February 16, 2010

The Hours of Catherine of Cleves

The highlight of my art viewing while in the city was an exhibition at the Morgan Library: the remarkable illuminations from the Hours of Catherine of Cleves. This book is an exquisite small––7 1/2 x 5 1/8 inch––manuscript, made around 1440 by the Master of Catherine of Cleves; it consists of a series of prayers, with 157 miniatures included in its pages. You can see every one of these images online at the link above; the Morgan has been very generous in publishing each page online, with crisp and clear enlargements. The manuscript, which had been divided into two books, has been taken apart for rebinding in proper order in one volume, so we have the unique opportunity to see all the pages before they are again within the covers of a book.

It is a pure delight to see the miniatures (take a magnifying glass, or reading glasses); surrounding the central images of saints or stories are marvelously imaginative borders. The small images seem to distill and heighten our viewing experience, as we are drawn into their worlds. The dramatic pages above begin the manuscript; you can see Catherine in prayer on the left; the borders display, among other things, the coats of arms of her family. The depictions are refined and full of precise detail, while being fresh and lively at the same time. It is a magical combination.

The miniature of Saint Lawrence shows him holding a gridiron, the method of his martyrdom, surrounded by fishes and eels; this border is one of my very favorites in its almost wacky surprise, its combination of reality and pure invention. It is speculated that the artist chose fish because they are cooked on a griddle. Are we meant to be amused?

In another wonderful border, of mussel shells and a crab, the artist is pairing the saint with an illustration of his attributes: Saint Ambrose reconciled enemies; the crab and mussel are enemies, as crabs feed on mussels. The design of this page is striking, with another use of a subject we don't at all expect to see in a prayer book, or in any medieval art.

The deathbed scene above is full of mundane touches, of a doctor examining bodily fluid and a table full of the necessities of the sickroom. Below, we see the dying man's evil son rifling through his treasure chest. Alongside death is Purgatory, in the maw of a frightening animal. I imagine that the elegant flowery border indicates looking forward to souls being purged of their sins.

This last detail is of Saint Valentine, holding the sword of his martyrdom. He is surrounded by a lovely, graceful border of flowers and leaves, and at the bottom, the violence of nature, as two dragonflies attack a fly, another marvel of attentive descriptive imagery.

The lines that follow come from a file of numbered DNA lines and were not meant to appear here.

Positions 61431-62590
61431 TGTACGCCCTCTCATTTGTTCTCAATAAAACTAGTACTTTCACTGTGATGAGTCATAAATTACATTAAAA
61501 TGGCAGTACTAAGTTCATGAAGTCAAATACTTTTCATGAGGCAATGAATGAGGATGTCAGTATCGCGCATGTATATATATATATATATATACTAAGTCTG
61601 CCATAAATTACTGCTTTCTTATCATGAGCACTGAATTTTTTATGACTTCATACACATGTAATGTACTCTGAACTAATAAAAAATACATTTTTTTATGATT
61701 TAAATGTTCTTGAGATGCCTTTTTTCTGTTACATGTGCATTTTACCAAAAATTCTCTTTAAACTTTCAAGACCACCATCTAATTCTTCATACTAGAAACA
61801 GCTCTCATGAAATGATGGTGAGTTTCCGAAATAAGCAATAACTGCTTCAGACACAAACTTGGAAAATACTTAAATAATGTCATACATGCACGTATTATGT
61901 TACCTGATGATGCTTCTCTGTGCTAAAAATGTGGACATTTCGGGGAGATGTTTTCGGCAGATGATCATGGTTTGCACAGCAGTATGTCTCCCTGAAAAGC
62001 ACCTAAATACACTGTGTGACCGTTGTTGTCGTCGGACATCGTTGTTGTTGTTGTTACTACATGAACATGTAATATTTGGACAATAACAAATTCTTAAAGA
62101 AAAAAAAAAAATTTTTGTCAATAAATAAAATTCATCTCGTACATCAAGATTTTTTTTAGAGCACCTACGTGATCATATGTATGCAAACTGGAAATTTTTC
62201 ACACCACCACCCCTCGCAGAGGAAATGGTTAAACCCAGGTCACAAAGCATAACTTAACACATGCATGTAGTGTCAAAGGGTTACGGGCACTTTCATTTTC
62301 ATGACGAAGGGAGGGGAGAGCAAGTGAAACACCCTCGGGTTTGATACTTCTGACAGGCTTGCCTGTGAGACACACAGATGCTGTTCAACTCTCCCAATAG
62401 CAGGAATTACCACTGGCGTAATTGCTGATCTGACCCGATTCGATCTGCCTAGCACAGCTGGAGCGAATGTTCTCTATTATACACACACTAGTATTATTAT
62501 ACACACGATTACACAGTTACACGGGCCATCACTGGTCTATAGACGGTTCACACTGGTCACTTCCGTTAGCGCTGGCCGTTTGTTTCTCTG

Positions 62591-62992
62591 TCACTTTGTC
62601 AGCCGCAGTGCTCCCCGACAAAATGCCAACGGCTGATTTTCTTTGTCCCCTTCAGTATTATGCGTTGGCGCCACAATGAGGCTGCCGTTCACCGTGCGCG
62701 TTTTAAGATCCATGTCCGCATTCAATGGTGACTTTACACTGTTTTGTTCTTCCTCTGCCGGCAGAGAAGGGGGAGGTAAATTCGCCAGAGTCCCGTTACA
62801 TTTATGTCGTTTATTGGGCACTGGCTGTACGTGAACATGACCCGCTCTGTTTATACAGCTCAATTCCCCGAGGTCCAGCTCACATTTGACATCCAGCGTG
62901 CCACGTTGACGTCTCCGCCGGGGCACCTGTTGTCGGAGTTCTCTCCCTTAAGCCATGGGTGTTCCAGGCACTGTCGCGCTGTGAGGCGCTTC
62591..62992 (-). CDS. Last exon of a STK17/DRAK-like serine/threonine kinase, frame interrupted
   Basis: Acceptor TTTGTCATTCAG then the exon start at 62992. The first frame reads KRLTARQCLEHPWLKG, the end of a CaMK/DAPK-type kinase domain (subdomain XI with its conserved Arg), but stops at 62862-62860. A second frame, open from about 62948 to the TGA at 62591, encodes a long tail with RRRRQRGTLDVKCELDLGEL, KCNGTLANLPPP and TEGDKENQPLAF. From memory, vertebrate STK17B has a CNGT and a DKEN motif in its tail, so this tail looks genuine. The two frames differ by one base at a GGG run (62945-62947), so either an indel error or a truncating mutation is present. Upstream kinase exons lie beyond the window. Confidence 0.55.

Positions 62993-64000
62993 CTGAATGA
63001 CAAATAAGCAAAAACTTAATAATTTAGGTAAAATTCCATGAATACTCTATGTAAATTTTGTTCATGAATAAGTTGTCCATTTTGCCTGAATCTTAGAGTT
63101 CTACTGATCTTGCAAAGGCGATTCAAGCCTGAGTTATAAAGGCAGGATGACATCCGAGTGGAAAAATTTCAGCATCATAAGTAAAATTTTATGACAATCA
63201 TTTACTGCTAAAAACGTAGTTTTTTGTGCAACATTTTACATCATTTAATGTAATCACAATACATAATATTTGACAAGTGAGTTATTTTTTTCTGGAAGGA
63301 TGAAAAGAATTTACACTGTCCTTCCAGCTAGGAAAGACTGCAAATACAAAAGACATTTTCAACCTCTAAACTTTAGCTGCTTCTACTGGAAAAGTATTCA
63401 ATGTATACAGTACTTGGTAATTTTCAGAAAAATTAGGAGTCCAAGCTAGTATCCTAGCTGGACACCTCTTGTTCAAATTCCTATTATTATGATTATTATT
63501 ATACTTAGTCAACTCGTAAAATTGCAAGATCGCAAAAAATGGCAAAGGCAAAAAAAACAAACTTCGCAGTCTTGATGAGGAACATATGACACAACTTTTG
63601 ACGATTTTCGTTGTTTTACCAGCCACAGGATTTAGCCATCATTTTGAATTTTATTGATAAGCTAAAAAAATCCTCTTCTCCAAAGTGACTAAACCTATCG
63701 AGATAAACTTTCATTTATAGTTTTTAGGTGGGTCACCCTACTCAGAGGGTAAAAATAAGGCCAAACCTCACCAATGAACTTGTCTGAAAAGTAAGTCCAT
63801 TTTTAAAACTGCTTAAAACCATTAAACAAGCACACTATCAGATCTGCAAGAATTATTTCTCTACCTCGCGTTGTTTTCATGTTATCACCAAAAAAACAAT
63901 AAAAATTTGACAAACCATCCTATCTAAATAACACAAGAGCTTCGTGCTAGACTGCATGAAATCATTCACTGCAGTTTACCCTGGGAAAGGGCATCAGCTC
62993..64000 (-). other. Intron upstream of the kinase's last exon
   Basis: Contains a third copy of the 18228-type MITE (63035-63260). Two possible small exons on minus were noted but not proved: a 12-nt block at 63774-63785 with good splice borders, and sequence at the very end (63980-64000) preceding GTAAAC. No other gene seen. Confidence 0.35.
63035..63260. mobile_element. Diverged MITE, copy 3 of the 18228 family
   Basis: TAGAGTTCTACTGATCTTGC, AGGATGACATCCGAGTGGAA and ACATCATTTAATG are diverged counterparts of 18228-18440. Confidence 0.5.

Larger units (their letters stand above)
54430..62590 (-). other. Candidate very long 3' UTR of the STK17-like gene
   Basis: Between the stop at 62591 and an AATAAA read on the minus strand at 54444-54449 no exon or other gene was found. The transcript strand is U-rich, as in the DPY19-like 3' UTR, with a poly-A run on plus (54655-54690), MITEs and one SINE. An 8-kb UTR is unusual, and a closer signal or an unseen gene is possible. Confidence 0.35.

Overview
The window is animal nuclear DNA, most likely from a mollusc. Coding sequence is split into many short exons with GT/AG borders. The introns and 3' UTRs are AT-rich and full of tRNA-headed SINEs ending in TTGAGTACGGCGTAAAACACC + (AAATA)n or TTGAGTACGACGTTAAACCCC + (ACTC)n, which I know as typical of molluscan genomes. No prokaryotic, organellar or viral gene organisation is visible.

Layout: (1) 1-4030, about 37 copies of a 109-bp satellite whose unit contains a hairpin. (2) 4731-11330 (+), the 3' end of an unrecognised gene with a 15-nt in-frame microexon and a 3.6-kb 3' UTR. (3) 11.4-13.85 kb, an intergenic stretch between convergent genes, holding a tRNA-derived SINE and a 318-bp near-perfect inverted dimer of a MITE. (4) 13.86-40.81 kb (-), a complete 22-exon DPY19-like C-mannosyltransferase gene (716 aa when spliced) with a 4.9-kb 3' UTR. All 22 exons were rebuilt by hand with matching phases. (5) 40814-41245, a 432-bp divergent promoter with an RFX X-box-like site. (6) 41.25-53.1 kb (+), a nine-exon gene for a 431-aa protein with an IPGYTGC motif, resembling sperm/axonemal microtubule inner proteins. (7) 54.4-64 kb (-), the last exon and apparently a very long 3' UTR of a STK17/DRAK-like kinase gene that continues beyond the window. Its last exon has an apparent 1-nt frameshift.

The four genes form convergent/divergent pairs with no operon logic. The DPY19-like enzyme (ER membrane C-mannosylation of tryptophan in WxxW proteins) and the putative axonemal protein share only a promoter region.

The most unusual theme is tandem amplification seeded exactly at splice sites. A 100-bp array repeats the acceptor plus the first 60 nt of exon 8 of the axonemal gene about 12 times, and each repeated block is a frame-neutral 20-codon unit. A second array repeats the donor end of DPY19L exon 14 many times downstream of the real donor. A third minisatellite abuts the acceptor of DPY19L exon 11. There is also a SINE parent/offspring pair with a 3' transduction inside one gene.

Illuminated manuscripts––European, Persian, and Indian––have long been some of my favorite art. A number of years ago, I even bought two pieces of parchment from a supplier, Talas in NYC, thinking I would try a small painting on it. Traditionally, pigment for manuscript painting is used with the white of an egg for binder, instead of the yolk as in egg tempera. As described in Daniel Thompson's The Materials and Techniques of Medieval Painting, the egg white is beaten till frothy and then allowed to stand, at which point it becomes fluid and can be thinned with water. After seeing this beautiful and inspiring show, I am again thinking of pulling out those pieces of parchment.


  1. Altoon, Thank you so much for the link to the manuscript and for sharing this wonderful treasure.
    I was totally captivated while viewing it and will go back to it again for inspiration.
    I'm afraid I'm getting addicted to your blog!

  2. I'm glad you enjoyed seeing this amazing work, Donna, and that you like the blog.

  3. Very interesting and generous post. That mussel border is wild, especially the way the image is framed asymmetrically.
    Meant to tell you how captivated I was by the texture of the dyes on the wool in yr previous post..

  4. Thanks Julie. I agree that the mussels border is extraordinary, and it's surprising to see the open shells on one side, and closed on the other.

    As for the dyed wool, I continue to be thrilled by the results of hand dyeing wool, so different from the colors of paint, so much more a physical thing.

  5. I love the fond look that Saint Lawrence bestows on his gridiron!